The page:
Gene A. Budig/Alan Heaps | We must regain our courage

Gene A. Budig/Alan Heaps | We must regain our courage


Seventy years ago, in response to the threat of a nuclear war, a group of scientists created the Doomsday Clock, a symbol to represent the likelihood of a man-made disaster. Originally set at seven minutes to midnight, the hands of the clock have been moved backward or forward 24 times.

In January of this year, scientists reset the clock to two minutes till midnight, the closest it has ever come to a predicted apocalypse.

But it is not only scientists who fear a calamitous future. Regular Americans are also scared. The 2017 Chapman University Survey of American Fears reports that more than 40 percent of us were "afraid" or "very afraid" economic hardship, environmental decay, government corruption, health care costs, nuclear/world war and terrorism. These numbers are much higher than they were in 2016.

And there is every indication that the scary times will continue into this year.

In the first five weeks of 2018, the federal government shut down; Hawaii thought it was under nuclear attack; the Dow had its biggest ever one-day drop; and the political/cultural wars grow on a daily basis.

But America has faced daunting challenges in the past. Are the present circumstances so different? Should we be unduly worried?

Unfortunately, the answer is "yes" and here are three reasons why.

One, we have lost confidence in the institutions that are supposed to keep us safe.

The 2018 Edelman Trust Barometer tells us that distrust of institutions is an acute problem in the United States. Less than half the public trusts our government, media, business and non-governmental agencies.

And the decline has been precipitous: "In the last in institutions in the United States crashed, posting the steepest, most dramatic general population decline the Trust Barometer has ever measured."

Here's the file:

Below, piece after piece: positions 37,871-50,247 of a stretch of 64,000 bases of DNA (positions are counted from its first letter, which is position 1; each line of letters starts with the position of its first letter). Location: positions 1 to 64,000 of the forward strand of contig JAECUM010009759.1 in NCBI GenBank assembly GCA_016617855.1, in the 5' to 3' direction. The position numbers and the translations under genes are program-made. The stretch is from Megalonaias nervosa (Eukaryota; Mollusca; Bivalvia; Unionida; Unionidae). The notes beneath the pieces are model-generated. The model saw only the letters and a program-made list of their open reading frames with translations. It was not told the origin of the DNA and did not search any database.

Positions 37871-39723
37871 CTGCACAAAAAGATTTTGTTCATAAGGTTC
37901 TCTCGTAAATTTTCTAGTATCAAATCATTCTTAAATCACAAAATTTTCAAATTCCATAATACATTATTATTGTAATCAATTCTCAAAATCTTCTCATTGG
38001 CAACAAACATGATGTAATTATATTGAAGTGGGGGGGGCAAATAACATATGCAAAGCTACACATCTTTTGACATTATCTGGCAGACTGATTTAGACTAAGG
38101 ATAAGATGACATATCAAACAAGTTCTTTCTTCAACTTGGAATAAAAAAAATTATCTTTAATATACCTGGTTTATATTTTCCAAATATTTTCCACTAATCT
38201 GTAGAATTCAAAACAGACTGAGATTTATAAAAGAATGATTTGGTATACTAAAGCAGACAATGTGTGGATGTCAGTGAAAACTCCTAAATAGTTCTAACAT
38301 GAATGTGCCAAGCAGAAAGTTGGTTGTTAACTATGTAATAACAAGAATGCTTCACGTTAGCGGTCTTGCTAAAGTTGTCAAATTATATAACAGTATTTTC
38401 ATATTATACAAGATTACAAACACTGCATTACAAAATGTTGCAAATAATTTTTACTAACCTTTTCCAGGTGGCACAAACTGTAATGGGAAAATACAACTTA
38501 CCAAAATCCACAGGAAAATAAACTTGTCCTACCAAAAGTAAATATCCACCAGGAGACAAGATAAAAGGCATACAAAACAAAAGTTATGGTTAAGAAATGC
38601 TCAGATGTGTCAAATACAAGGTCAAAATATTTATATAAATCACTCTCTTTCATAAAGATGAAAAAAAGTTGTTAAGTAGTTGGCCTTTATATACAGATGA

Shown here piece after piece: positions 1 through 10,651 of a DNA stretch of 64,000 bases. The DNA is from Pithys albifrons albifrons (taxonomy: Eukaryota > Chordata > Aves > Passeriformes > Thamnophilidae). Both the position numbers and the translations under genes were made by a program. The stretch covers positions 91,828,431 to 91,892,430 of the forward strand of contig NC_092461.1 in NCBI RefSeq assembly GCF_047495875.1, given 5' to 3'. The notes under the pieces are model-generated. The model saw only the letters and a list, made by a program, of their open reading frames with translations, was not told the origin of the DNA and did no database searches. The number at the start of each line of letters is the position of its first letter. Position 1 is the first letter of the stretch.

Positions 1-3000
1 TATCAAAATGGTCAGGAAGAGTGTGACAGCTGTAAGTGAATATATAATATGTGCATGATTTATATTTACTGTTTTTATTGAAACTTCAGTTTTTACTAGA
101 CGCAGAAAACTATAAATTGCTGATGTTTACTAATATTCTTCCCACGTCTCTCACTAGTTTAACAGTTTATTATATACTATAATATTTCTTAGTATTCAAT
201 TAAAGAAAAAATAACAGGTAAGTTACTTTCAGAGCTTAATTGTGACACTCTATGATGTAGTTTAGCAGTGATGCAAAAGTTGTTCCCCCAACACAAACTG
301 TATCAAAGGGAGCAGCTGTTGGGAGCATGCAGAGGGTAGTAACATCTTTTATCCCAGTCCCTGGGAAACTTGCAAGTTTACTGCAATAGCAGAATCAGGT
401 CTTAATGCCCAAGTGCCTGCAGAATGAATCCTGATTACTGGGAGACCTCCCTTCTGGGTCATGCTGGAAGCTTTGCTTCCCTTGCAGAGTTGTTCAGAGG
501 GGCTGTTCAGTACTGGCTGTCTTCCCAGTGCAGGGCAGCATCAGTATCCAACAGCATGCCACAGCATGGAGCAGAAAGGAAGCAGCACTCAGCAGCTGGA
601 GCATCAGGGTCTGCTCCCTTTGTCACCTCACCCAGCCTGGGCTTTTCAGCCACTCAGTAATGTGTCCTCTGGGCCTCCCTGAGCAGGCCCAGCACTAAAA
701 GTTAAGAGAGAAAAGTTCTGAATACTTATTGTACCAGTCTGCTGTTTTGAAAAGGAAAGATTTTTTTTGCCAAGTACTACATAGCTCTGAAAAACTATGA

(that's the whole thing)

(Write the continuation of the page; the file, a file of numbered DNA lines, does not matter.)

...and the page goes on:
Two, we face a daunting number of serious and complex problems.

For the last several years our concerns have been heavily focused on the economy, at the expense of other issues. But with stronger markets and employment, we have turned our attention to other challenges and find ourselves confronted by an ever-increasing set of complex problems. Drug addiction, the environment, immigration, poverty, racism, sexual harassment/assault, social media impact and terrorism are just some of the areas clamoring for attention.

Three, effective responses are increasingly elusive because of "fake news, "alternate facts" and "post truths."

A recent report from the Rand Corporation, entitled Truth Decay, points to the "blurring of the line between opinion and fact." And without agreement on the facts, it is impossible to conduct civil public discourse, reach consensus, and develop coherent policies. While the disregard for data and analyses has arisen in the past, the open-access technological world makes it hard to rectify.

In the same year as the creation of the Doomsday Clock, in an address to Congress, Harry Truman said "America was not built on fear. America was built on courage, on imagination and an unbeatable determination to do the job at hand."

But to overcome the current fear, we must regain our courage, imagination and determination. And this means each of us taking responsibility for our failings; re-establishing the values of listening and respect; and appreciating the power of compromise.

All of us would do well to remember the words of Walt Kelly, the social commentator and cartoonist, who famously said that "We have met the enemy and he is us."

Gene A. Budig is the former president of Illinois State and West Virginia universities and former chancellor of the University of Kansas. He was also past president of baseball's American League. Alan Heaps is a former vice president of the College Board in New York City.

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